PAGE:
True Fortune Original Soundtrack
True Fortune Original Soundtrack
October 29, 2008
Buy at CDJapan
Though best known for his RPG works, Iwadare is also a veteran ‘love’ composer. He has appealed to the small but dedicated group of fans with his mixture of sentimental improvisations and upbeat jazz music on dating simulation franchises such as Sotsugyou, True Love Story, and KimiKiss. After a short break from this scene, Iwadare returned in 2008 to compose the music for True Fortune, the girl-targeted spinoff of the True Love Story series. His score proves a considerable step up from his dating simulation soundtracks of the past. Though it’s still quite obviously a love soundtrack, it stands up well as a stand-alone musical achievement thanks to the depth, intricacy, and refinement of the featured material and the use of very convincing instrumental samples. Indeed, even those unfamiliar with the love soundtrack genre might want to consider this one…
“Title” flawlessly establishes the sentimental and dreamy tone for the game. The theme technically revolves around simple piano scales and suspended string backing, but the forces combine in a very clever way and all the nuances make a big difference. Many of these features are elaborated upon in “Fortune Telling Music”, which is bound to work magically in the game. Iwadare continues to achieve elegance in simplicity with subsequent additions to the soundtrack. “Prologue”, for instance, manages to sound youthful in a sincere rather than patronising way with its pleasant combination of music box and pizzicato strings. “School Life” provides the first of the catchy jingles on the soundtrack. Once again, Iwadare demonstrates his strength creating rhythmically compelling jazz pieces here. The flute and saxophone melodies are merely average in their basic construction, but the various improvisations and harmonisations more than make up for this. It’s a rare example of a piece that fulfils its superficial purpose to be catchy while also being musically rounded too.
The character themes dominate most of the first disc and Iwadare once again demonstrates his flair for depicting personalities. The aspirations of the main character Jun Hoshimiya are explored at the start of the character theme set; a beautifully implemented piano wanders through different passages and interweaves with guitar and strings to sensitive effect. The theme proves a flexible one, also explored in guitar and piano solos later Most of the other character themes take a more upbeat approach, whether Yu Yaguchi’s foolish jazz tune, Yosuke Himukai’s power-rock anthem, or Masako Takamura’s feel good depiction. Regardless of the style, they all shine with their melodic hooks and youthful exuberance. Nevertheless, there are a few contrasts to the typical dating sim stereotypes. Taisei Kido and Tsuriki Sensei feature more mature laidback jazz synth work compared to the others and the latter features an especially enjoyable harmonica solo. The theme for Jun’s rival Mikaru Kamijyo, on the other hand, seems to channel influence from Iwadare’s epic orchestral battle themes to enjoyable albeit over-the-top results.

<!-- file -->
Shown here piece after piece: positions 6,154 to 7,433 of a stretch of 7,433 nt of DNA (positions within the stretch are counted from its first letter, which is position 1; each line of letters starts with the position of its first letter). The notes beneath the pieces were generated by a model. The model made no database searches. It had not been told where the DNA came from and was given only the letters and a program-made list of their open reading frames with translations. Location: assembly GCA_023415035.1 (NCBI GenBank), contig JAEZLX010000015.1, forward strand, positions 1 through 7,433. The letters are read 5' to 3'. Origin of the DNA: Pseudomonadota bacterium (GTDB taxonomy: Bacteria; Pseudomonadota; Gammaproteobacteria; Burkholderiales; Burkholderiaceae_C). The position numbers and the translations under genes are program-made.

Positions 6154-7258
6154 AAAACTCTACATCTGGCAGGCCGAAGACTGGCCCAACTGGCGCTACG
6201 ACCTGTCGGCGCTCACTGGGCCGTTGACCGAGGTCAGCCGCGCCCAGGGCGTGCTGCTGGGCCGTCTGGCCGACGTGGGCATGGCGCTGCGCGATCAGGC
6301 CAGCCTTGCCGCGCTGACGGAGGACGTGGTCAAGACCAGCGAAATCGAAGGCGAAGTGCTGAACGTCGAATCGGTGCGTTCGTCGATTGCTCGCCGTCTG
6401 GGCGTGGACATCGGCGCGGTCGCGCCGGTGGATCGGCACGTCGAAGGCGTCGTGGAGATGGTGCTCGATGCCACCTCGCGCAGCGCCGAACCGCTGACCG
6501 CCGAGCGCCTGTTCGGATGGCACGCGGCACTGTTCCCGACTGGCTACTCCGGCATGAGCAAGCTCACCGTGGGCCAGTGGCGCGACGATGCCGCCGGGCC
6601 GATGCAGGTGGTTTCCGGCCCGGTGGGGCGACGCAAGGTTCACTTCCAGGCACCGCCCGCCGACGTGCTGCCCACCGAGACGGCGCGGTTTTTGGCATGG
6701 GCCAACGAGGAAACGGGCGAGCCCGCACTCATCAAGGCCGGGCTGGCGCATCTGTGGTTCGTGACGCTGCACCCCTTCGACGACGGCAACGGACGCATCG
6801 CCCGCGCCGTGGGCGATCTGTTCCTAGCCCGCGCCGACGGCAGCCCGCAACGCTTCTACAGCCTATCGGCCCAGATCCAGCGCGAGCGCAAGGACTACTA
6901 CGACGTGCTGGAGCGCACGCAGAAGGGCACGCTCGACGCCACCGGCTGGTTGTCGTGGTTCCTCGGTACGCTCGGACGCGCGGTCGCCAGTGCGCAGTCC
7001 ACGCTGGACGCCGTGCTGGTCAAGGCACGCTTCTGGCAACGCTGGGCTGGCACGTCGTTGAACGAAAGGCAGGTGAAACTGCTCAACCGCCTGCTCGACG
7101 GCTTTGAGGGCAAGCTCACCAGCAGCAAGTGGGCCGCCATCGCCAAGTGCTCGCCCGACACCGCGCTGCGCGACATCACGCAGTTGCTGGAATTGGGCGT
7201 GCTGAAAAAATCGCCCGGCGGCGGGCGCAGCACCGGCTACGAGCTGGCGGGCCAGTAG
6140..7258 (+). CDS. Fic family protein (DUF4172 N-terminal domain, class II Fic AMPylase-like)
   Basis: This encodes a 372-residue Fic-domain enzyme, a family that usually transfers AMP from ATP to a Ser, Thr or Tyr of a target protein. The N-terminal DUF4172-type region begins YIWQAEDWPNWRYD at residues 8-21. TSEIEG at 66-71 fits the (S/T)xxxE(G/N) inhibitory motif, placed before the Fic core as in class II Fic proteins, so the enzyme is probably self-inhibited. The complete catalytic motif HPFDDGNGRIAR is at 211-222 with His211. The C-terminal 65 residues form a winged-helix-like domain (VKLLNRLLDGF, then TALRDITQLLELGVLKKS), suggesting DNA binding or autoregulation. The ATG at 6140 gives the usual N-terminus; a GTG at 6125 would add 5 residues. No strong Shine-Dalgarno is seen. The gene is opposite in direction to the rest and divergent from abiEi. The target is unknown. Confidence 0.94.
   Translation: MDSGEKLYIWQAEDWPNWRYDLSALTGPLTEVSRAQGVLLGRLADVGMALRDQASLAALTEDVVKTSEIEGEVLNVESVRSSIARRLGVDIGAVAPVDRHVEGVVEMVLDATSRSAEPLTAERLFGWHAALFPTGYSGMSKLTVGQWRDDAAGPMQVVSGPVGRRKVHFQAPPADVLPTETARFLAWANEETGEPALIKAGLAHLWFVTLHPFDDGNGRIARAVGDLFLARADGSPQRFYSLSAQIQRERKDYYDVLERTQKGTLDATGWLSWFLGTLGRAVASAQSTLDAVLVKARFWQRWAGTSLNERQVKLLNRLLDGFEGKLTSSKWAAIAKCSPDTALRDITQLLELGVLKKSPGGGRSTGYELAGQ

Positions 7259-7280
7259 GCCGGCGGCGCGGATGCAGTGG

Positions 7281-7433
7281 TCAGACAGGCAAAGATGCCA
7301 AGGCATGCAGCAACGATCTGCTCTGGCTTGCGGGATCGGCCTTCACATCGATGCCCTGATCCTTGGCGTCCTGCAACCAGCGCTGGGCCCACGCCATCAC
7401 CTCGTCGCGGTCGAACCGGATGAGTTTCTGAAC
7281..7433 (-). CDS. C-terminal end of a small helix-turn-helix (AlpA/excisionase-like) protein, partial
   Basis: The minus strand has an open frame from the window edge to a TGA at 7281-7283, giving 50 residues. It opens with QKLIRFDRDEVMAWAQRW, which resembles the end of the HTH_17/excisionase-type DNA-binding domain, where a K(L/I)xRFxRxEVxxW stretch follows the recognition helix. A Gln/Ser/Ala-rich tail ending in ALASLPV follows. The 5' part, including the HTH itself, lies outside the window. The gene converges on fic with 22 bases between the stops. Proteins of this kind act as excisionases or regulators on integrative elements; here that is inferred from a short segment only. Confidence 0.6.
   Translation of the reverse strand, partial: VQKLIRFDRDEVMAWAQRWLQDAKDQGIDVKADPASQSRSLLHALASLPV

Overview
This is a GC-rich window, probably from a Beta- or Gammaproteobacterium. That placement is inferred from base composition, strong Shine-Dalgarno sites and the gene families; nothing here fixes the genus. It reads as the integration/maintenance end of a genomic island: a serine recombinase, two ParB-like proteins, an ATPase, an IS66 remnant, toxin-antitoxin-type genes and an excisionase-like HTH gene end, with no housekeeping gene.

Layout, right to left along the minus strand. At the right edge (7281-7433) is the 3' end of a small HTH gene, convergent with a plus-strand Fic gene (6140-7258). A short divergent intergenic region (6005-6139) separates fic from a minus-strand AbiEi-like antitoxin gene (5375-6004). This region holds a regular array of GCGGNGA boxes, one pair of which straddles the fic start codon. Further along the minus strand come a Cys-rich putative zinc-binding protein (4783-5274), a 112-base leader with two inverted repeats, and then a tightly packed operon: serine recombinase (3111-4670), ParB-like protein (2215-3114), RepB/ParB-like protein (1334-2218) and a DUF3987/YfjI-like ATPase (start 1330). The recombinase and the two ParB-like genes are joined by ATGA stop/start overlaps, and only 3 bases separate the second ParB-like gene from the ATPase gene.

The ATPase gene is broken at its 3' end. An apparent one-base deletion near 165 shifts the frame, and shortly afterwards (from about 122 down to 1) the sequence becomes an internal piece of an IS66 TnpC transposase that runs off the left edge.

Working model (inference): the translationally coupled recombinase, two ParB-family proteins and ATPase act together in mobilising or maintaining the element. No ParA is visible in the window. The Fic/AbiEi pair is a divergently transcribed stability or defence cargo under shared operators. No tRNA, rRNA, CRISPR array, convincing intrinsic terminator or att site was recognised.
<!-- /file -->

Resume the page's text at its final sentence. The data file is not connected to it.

Most of the second disc features various setting and event music for the game in a similar tone to earlier pieces. “A Song Done Gracefully” and “Sepia Memories” show Iwadare’s elegance using piano and guitar respectfully, but tend to focus more on inspiring deep emotions from the player rather than characterising those of the main character. As per Iwadare tradition, “Bruised Heart” comforts with electric piano meanderings that are both spot-on in composition and synthesis. “Coffee Lounge”, “Totally Enjoyable Tune”, and “Coming Home…” on the other hand, are yet more example of upbeat jazz tunes filled with Iwadare’s goofiness and youthful flair. Hinted at earlier in the soundtrack, “Confession” seems to be the intimate song used for declaring love in the game and, though a little more saccharine than other tracks in the soundtrack, it captures the emotions of the situation well. The soundtrack is rounded off by full vocal and instrumental versions of the obligatory vocal theme, “Truest Love”. Iwadare is bound to inspire a few tears among girl gamers by presenting Jun’s theme successively on piano, strings, and then male vocals inspired by Zac Efron. A select taste, but nonetheless excellently done and faultless in context.
Overall, the True Fortune Original Soundtrack surprised me by just how emotional it was. Although the ideas of many themes are intrinsically simple, the elaborations and development generally produce wholesome and two-dimensional compositions. Most of the soft tracks will move most with their beautifully presented solo instruments and heartrending progressions. The lighter compositions are also quite enjoyable and there is a fair amount of variety overall. Given how effective it is out of context, it’s almost certainly exceptional within the game too. It’s pleasing that Iwadare put a lot of effort into this one after mostly functional soundtracks for his past love games. It is a great example of a love soundtrack done well and should endear to anyone with an inclination towards sentimental or light-hearted music.
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Posted on August 1, 2012 by Chris Greening. Last modified on August 1, 2012.